The Festival Neue Literatur finished up Sunday evening after a heady three days of solid literature. I’m ready to sleep for a week. But also delighted at how well things went this year. All the authors we invited proved congenial and interesting, and they let themselves be drawn into substantive conversations during our panel discussions. Really good books this year too. You can find English-language summaries and sample translations from each of the six books on the Festival website, but these books may not come out in English any time soon unless you take it upon yourself to convince your friendly neighborhood publishing house to take on one of these wonderful books as a project. One will definitely come out though: Clemens Setz’s new novel Indigo has just been picked up by Norton and should appear in 2014 (my guesstimation). It’ll be translated by Ross Benjamin, who’s been following and championing Setz’s work for years. And I just learned during the festival that Peter Constantine has received a fellowship to support his working on a book of Setz’s poetry, so at least one of our authors will be well-deservedly and properly available in English in the not-too-far-off future. Meanwhile we still need publishers for Silke Scheuermann, Leif Randt, Ulrike Ulrich, Tim Krohn and Cornelia Travnicek. Please check them out on the website and see whether you can’t find a book to support. Oh, and here’s a nice write-up of the festival by Andrea Scrima.
Meanwhile translator and editor/publisher Carol Brown Janeway has just become the first recipient of the Friedrich Ulfers Prize for the Promotion of German-language Literature in the United States. She is known for selecting one book a year to translate, which she does during her summer vacations. And one of the authors whose work she helped boost to bestsellerdom feels so grateful to her for her efforts on his behalf that he agreed to take a plane from Berlin to NYC just to be able to sing her praises at the prize ceremony. And sing he did. I was sitting next to Daniel Kehlmann before the ceremony got started, and he confided to me that this speech is the first thing he’s ever written in English (besides thousands of emails, I’m assuming). Unsurprisingly, he writes excellent English, and his speech in Janeway’s praise (which you can read in its entirety here) shows great insight into and appreciation for the translation process. Thank you for noticing, Daniel! And in the process of discussing Carol’s work on his books, he speaks insightfully about what literary translation can and should be. For example:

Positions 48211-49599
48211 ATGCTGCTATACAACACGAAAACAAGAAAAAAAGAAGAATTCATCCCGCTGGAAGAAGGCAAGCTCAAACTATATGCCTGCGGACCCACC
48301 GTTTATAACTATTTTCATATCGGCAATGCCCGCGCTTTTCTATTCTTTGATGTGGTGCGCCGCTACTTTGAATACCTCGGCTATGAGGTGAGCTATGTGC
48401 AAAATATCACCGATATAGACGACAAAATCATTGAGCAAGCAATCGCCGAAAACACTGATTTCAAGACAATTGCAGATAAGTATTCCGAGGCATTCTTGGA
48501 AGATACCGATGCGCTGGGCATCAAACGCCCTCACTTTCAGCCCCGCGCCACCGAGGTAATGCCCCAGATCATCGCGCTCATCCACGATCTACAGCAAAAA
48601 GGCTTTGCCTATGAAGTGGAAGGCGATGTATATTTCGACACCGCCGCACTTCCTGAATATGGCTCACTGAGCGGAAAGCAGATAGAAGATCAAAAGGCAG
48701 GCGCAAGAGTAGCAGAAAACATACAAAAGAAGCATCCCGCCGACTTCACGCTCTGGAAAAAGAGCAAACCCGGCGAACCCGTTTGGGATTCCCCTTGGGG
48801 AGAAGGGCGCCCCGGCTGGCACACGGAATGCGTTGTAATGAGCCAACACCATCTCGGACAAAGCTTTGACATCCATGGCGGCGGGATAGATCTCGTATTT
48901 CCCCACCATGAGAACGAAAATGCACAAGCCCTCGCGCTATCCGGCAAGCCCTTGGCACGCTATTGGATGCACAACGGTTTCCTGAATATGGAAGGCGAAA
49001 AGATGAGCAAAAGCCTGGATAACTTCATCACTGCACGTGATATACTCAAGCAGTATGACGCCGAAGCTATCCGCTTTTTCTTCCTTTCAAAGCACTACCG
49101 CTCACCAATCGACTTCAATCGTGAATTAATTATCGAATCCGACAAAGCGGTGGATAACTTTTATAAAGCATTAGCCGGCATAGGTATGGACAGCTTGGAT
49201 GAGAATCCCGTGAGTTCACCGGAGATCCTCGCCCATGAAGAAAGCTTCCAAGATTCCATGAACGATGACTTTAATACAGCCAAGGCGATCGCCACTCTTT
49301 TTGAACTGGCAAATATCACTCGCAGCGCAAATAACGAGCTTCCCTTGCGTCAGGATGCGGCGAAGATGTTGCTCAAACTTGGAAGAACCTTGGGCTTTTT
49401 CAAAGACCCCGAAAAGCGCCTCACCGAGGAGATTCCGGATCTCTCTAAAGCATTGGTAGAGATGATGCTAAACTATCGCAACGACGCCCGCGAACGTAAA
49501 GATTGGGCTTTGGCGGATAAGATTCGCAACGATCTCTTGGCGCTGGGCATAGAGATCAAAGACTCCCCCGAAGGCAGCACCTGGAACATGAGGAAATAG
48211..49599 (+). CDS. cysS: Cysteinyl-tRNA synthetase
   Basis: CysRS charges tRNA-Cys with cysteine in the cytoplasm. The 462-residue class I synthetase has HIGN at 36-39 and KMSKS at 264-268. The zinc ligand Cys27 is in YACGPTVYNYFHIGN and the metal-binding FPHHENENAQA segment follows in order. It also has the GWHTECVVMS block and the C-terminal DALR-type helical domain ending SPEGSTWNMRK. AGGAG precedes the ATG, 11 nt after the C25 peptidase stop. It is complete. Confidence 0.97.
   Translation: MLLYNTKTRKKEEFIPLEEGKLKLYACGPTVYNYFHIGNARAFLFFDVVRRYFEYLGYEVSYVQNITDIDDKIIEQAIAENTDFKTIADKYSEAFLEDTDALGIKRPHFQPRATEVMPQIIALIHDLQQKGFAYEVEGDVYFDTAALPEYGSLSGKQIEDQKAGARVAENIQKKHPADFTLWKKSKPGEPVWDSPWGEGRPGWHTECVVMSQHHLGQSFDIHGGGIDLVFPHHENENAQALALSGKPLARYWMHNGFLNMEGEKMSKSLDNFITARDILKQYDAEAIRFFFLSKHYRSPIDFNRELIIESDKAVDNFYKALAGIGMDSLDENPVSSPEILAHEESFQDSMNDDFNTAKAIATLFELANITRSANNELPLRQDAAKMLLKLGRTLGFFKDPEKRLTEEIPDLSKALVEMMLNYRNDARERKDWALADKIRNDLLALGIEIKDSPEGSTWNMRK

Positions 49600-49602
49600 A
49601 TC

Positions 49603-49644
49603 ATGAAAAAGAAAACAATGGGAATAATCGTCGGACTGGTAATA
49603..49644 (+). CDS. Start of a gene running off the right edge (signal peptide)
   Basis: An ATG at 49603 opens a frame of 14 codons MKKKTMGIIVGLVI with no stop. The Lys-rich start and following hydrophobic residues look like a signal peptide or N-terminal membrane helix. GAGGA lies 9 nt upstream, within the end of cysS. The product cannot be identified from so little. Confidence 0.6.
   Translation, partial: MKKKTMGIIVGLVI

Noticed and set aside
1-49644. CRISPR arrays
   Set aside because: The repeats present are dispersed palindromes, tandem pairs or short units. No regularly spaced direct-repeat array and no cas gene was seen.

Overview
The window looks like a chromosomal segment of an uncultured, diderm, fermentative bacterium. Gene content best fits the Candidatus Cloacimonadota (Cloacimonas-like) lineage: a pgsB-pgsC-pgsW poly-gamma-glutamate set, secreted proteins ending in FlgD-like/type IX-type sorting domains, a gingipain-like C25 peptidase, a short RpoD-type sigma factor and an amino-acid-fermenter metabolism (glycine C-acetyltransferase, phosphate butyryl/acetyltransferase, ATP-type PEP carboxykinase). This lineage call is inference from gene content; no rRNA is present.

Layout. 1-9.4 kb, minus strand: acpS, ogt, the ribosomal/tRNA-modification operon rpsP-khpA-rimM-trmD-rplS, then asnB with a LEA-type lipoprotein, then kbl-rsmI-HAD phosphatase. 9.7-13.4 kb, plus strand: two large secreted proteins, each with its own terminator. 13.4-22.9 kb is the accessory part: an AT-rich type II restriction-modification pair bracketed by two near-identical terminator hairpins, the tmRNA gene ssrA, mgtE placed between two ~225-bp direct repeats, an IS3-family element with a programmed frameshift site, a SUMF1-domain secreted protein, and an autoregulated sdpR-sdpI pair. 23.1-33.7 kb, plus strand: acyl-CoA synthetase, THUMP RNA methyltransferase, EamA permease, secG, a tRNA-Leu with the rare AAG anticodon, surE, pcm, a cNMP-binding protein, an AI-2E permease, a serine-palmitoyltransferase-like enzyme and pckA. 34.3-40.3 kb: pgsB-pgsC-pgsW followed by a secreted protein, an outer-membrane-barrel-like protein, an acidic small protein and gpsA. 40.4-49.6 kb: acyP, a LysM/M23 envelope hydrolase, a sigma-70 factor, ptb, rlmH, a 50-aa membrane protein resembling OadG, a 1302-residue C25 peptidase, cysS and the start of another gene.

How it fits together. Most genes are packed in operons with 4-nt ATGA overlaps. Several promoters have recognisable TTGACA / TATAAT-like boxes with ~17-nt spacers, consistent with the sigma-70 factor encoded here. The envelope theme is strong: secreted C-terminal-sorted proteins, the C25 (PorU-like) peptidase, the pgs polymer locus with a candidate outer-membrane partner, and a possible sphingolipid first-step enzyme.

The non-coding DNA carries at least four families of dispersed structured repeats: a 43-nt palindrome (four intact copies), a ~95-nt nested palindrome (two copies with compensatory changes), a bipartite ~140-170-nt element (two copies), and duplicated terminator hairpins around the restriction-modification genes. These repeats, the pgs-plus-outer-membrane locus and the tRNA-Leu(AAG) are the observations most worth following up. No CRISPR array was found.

When Carol is working on a translation she is actually a writer, who invents her own sentences alongside the writer’s sentences, and sometimes I happened to wish I would have been able to invent some of the phrases she invented for me, or at least something as funny and sharp and elegant.
Thank you to everyone who came out in support of our wonderful authors during this year’s Festival Neue Literatur.
Thanks for sharing this Susan. It really is a remarkable tribute and should be circulated widely. Especially within the halls of academe!